Saturday, February 25, 2006

INDIAN Railway Budget 2006-07

Indian Railway Minister Lalu Prasad Yadav today presented the Railway Budget of 2006-07, in parliament.

courtsy Indian Railways
15 points of Speech of Shri Lalu Prasad
Introducing the Railway Budget 2006-07

On 24th February 2006

1. Mr. Speaker Sir, I rise to present the Budget Estimates 2006-07 for the Indian Railways at a point in time when, there has been a historical turn around in the financial situation of the Indian Railways. Our fund balances have grown to Rs. 11,000 cr and our internal generation, before dividend has also reached a historic level of Rs. 11,000 cr. With this unprecedented achievement, we are striding to realize the Hon’ble Prime Minister’s dream of making Indian Railways the premier railway of the world. Sir, this is the same Indian Railways which, in 2001 had deferred dividend payment, whose fund balances had reduced to just Rs. 350 cr and about which experts had started saying that it is enmeshed a terminal debt trap. You might term this a miracle, but I was confident that :

“Mere zunu ka natija zaroor niklega,
isee siaah samandar se noor niklega.”

2. Sir, the whole nation can see today that track is the same, railwaymen are the same but the image of Indian Railways is aglow. This has been the result of the acumen, devotion and determination of lakhs of railwaymen. Sir, the general perception so far has been that Railways’ finances cannot be improved without increasing second class passenger fares. But my approach is entirely different. In my view, improvements can only be brought about by raising the quality of services, reducing unit costs and sharing the resultant gain with customers. Therefore, instead of following the beaten path, we decided to tread a new one.

“Hum bhi dariya hai, apnaa hunar hame maloom hai,
jis taraph bhi chal padenge, rastaa ban jayega.”

Financial turn around of Indian Railways

3. Sir, I take pride in informing this House that in the first nine months of the year 2005-06, the Railways’ output has been record breaking. The growth in freight loading is 10% and in freight revenues it is over 18%. Based on the trends up to now, the freight loading target is being increased from 635 mt to 668 mt and the goods revenues target from Rs. 33,480 cr to Rs. 36,490 cr. Thus, Railways would achieve incremental freight loading of 111 mt in two years itself, which will be 133% higher as compared to the incremental loading of 83 mt of entire Ninth Five Year Plan period. Tenth Plan targets of 624 mt loading and 396 billion tonne kilometers have been surpassed one year in advance. Sir, I not only hope but firmly believe that we would surpass the Tenth Five Year Plan’s incremental target of 63 billion tkm for freight business by over 200%.

4. According to Revised Estimates, Passenger Earnings, Other Coaching earnings and Sundry Other earnings are likely to register growths of 7%, 19% and 56%, respectively. Gross Traffic Revenues are expected to be Rs. 54,600 cr, which are higher as compared to the previous year and Budget Estimates of the current year by 16 % and 7%, respectively.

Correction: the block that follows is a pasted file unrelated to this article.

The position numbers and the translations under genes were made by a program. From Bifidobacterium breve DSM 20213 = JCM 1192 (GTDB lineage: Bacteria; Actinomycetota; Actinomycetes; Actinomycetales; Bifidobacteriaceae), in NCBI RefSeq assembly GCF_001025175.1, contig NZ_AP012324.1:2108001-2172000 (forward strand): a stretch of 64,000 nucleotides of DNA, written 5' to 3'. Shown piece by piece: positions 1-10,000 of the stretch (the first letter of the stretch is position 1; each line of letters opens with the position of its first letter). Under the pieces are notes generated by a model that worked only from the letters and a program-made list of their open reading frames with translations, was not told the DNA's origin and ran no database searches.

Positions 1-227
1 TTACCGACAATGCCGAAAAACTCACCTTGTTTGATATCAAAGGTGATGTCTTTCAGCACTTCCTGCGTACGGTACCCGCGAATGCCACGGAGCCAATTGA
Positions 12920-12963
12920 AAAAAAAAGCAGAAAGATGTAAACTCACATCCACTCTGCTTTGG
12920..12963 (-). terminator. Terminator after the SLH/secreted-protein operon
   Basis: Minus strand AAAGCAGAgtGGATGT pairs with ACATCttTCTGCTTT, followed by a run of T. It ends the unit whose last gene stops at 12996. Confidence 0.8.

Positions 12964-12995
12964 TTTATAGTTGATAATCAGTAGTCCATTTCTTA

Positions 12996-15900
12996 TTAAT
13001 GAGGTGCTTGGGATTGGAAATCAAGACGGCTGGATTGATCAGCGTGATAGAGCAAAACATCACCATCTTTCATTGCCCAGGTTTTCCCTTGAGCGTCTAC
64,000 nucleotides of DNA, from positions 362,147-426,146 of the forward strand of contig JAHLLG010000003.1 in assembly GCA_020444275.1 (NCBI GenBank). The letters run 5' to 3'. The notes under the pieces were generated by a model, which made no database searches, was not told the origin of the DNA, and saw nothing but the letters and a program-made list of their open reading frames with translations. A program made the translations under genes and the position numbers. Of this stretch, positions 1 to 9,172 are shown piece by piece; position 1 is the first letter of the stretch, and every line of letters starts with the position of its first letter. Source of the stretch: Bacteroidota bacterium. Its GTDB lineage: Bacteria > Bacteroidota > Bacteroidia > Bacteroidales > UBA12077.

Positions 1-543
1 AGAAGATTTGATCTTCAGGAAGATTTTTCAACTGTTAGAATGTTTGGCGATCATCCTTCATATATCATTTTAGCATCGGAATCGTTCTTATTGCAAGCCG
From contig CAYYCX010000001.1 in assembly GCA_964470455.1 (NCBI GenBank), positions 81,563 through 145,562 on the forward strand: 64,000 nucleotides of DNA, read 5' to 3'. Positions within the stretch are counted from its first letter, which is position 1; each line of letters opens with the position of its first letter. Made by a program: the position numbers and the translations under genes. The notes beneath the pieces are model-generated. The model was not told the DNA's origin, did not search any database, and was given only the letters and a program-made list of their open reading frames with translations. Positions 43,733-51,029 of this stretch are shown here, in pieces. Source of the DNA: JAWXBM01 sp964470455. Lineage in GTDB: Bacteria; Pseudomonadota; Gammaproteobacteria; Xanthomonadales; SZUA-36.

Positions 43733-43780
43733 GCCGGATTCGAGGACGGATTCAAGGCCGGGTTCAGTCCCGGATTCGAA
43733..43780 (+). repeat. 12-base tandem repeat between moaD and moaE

5. Ordinary Working Expenses are likely to increase by Rs. 1,200 cr, mainly due to post-budgetary increase in fuel prices. Lease charges paid for rolling stock taken on financial lease have till now been shown as operating expenditure, without segregating interest and principal repayment component. As mentioned in my speech last year, to bring in more transparency and better accounting practices, necessary changes in accounting system have been made to reflect expenditure on lease charges accordingly, with necessary approval. These changes in the accounting system have effected a reduction of Rs. 1,616 cr. in the operating expenses. Overall, Revised Estimate of Ordinary Working Expenses has been kept at Rs. 35,184 cr, which is Rs. 416 cr lesser as compared to the Budget Estimates. As a result of these changes in the accounting system, an improvement of around 3% is also reflected in the operating ratio.

6. According to the Revised Estimates of the current year, Indian Railways’ internal resources before dividend, would reach a historic level of Rs. 12,966 cr. Even after setting aside the effect of the accounting changes mentioned earlier, this amount would be Rs. 11,350 cr. Fund balances would be at a record level of Rs. 11,280 cr and the operating ratio is expected to improve to 83.7%.

Technological Upgradation and Modernisation

7. The technological upgradation in every field of Railway working will be given the utmost priority so that the reliability of services can be improved to gain customers’ confidence and also bring down the operating and maintenance costs.

8. Wagons are Railways’ revenue earning assets. While the Railways modernized their locomotives and coaches in nineties, wagons presently deployed still use the technology of the eighties. It is not possible to load our covered and open wagons beyond 64 tonnes, except with certain heavy commodities. RDSO is designing new high capacity wagons. Commodities like coal can be loaded up to 70 tonnes in these new wagons. Prototypes of these wagons will be developed in the coming year and trials will be completed. Regular production of the new wagons, with payload to tare weight ratio of even better than 3:1, will start from 2007-08. All possible efforts will be made to start manufacturing aluminum and stainless wagons also in 2006-07 to improve the payload to tare weight ratio.

9. Sir, while this is an important achievement, it is not enough. In the future we have to manufacture 25 tonne axle load wagons which can carry loads up to 80 tonnes and whose payload to tare weight ratio is around 4:1. We need to manufacture special wagons to increase Railways’ share in the transportation of commodities like motor vehicles, petrochemicals, etc. At present this technology is not available in our country. Therefore, transfer of technology will have to be encouraged for developing such wagons for which the Railways will provide the necessary policy framework.

Use of modern Signaling and Telecommunication Technology